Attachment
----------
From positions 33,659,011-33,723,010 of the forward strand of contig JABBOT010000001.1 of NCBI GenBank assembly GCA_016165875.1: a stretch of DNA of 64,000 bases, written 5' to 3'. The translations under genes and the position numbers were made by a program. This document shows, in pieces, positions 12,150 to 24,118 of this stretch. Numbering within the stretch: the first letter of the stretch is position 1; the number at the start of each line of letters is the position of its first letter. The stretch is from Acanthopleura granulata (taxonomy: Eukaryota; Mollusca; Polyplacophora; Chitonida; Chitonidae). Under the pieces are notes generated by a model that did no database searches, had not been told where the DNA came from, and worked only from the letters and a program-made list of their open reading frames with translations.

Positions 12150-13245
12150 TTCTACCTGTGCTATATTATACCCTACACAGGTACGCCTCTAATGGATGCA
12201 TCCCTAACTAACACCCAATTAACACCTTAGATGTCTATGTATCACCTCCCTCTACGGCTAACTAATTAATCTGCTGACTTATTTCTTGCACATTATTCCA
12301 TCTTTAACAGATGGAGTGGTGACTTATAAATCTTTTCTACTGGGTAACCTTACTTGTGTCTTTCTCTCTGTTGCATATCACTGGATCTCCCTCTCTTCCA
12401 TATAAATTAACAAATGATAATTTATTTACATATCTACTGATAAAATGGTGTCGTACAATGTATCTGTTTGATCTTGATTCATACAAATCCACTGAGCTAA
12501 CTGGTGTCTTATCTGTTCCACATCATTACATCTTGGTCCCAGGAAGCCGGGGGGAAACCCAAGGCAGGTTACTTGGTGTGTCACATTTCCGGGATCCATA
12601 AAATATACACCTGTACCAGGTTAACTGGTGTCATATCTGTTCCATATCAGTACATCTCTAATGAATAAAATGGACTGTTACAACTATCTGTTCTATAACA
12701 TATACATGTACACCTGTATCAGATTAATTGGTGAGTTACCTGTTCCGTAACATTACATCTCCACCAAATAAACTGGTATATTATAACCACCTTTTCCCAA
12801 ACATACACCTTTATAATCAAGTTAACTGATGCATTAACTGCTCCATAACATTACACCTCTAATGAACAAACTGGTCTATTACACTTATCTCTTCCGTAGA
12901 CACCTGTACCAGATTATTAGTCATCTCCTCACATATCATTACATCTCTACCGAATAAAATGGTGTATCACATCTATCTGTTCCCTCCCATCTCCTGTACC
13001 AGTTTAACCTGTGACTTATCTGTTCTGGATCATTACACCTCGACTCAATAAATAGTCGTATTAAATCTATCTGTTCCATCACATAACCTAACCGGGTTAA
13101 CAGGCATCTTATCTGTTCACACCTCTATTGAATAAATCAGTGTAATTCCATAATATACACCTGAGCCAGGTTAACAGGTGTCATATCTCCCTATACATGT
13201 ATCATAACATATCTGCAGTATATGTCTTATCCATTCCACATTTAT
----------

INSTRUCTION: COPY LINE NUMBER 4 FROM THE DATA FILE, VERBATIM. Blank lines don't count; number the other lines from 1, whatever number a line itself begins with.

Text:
12201 TCCCTAACTAACACCCAATTAACACCTTAGATGTCTATGTATCACCTCCCTCTACGGCTAACTAATTAATCTGCTGACTTATTTCTTGCACATTATTCCA